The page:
3.2.2. Column-Through Type Joint

As mentioned before (see in Figure 5), the details of column-through type joint generally include cover plates, orthogonal steel web, and diaphragm to keep the longitudinal reinforcement through the connection to simplify constructability; at the same time, the joint details also guarantee stress transferring mechanisms for composite reinforced concrete and steel joint. According to the experimental results by Kuramoto and Nishiyama [41], four mechanisms for beam-through type joint shear resistance are shown in Figures 10(a)10(d). From Figures 10(a) and 10(b), the stress transferring mechanisms consisted of steel web panel, concrete diagonal strut, and concrete horizontal strut in the joint. The steel web panel mechanism and concrete diagonal strut mechanism formed in the inner element are similar with those of the beam-through type joint. The concrete horizontal strut mechanism which transferred the concrete compressive stresses through the inner element to the outer element included concrete horizontal strut-1 and concrete horizontal strut-2. The first one formed the concrete horizontal struts to mobilize compressive stresses from steel beam flanges to FBPs in the outer panel (Figure 10(c)). Additionally, the second concrete horizontal strut mechanism was developed between the intersection point of the web panels in the core area of joints and the corner of cover plates and then mobilized the outer diagonal concrete struts, cover plates, and the bond stresses between reinforcing bars in the joint to contribute the shear capacity.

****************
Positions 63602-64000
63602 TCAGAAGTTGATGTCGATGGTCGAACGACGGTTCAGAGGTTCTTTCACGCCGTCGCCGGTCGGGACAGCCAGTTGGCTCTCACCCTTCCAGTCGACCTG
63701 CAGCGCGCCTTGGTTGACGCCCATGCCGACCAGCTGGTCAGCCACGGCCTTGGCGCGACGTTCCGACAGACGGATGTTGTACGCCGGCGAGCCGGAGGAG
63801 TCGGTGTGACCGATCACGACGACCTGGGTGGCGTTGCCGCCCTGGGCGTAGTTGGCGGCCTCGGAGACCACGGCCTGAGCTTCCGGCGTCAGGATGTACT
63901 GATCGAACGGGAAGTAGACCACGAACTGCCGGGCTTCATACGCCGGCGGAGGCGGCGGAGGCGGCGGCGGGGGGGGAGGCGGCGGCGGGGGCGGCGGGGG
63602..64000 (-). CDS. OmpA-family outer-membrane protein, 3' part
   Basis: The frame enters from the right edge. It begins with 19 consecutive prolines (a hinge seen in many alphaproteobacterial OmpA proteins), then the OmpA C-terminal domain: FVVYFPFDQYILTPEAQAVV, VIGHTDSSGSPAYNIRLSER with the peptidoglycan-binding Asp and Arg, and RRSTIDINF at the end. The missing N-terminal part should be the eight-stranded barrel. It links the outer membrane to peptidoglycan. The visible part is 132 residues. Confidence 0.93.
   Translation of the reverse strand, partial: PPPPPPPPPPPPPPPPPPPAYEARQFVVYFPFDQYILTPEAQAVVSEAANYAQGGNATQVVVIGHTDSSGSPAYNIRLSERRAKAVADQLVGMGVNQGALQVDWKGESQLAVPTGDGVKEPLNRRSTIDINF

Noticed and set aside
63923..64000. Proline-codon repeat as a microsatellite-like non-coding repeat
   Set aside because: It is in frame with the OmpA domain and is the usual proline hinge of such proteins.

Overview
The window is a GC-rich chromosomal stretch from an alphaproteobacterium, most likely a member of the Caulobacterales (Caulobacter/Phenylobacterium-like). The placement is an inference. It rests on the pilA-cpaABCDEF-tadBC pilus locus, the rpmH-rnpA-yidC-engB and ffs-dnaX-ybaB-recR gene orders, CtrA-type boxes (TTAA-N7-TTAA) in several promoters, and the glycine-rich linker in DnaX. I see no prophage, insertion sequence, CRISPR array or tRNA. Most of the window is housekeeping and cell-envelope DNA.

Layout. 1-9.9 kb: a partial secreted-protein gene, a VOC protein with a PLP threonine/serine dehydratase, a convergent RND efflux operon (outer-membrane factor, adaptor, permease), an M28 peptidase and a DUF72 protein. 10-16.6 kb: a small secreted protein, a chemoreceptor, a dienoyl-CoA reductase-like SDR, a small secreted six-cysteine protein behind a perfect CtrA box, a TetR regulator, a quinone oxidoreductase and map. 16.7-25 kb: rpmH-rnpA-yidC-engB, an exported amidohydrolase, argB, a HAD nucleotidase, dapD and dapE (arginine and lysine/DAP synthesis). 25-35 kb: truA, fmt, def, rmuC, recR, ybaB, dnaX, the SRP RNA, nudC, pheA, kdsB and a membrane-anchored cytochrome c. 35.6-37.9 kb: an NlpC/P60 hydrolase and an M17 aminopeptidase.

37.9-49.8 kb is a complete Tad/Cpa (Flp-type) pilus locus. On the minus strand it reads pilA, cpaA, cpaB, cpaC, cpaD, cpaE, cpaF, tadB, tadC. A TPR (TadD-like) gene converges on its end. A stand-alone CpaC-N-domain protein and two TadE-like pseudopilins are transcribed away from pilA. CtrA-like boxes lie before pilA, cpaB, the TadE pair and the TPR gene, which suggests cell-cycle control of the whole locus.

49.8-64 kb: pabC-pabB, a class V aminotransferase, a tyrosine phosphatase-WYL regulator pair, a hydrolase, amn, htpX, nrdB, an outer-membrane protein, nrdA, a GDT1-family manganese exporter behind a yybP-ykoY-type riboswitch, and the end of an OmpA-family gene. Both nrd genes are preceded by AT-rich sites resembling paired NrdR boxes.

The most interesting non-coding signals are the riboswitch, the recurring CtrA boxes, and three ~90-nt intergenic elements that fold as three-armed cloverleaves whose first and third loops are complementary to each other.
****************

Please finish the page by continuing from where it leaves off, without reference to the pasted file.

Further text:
4. Calculation Mechanism of the RCS Joint Shear Capacity

The RCS joints subjected to large shear forces under seismic loads usually play a major role in the ultimate limit state of the capacity of whole frame structure. Therefore, the calculation of joint shear capacity is an essential step in seismic design. Based on experimental and theoretical analysis, the shear capacity calculation formulas were recommended from the different countries standards and many researchers, e.g., the American standard of ASCE, the Japanese standard of AIJ, and the Chinese standard of JGJ 138-2016, those of which indicated a noticeable difference to apply the seismic design. The design guidelines of the shear model were derived from two alternative seismic design approaches, namely, the strength-based capacity design procedure and deformation-based capacity design procedure. This section systematically reviews the state of the art in the calculation formula and discusses the contribution of the various components of the joint region to the shear capacity of the RCS joint. Additionally, a comparison between the outputs of the models was also conducted.

4.1. American Calculation Methods